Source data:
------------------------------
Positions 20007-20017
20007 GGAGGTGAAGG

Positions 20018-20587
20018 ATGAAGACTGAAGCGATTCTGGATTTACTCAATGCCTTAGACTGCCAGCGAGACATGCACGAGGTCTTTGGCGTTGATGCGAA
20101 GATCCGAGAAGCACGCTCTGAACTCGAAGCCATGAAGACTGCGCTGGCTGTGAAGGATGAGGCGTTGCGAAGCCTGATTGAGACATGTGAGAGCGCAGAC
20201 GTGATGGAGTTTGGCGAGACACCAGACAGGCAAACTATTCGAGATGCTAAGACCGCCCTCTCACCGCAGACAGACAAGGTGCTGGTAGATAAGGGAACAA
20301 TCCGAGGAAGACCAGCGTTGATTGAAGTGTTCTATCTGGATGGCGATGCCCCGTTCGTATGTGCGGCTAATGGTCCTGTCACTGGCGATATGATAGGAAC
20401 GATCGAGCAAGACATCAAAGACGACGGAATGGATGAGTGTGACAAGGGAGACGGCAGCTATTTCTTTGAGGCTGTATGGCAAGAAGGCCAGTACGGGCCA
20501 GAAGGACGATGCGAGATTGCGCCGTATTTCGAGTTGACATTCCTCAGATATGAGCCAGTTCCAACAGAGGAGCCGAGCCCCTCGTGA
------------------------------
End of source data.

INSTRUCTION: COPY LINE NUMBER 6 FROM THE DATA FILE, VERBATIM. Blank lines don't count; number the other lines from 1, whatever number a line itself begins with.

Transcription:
20201 GTGATGGAGTTTGGCGAGACACCAGACAGGCAAACTATTCGAGATGCTAAGACCGCCCTCTCACCGCAGACAGACAAGGTGCTGGTAGATAAGGGAACAA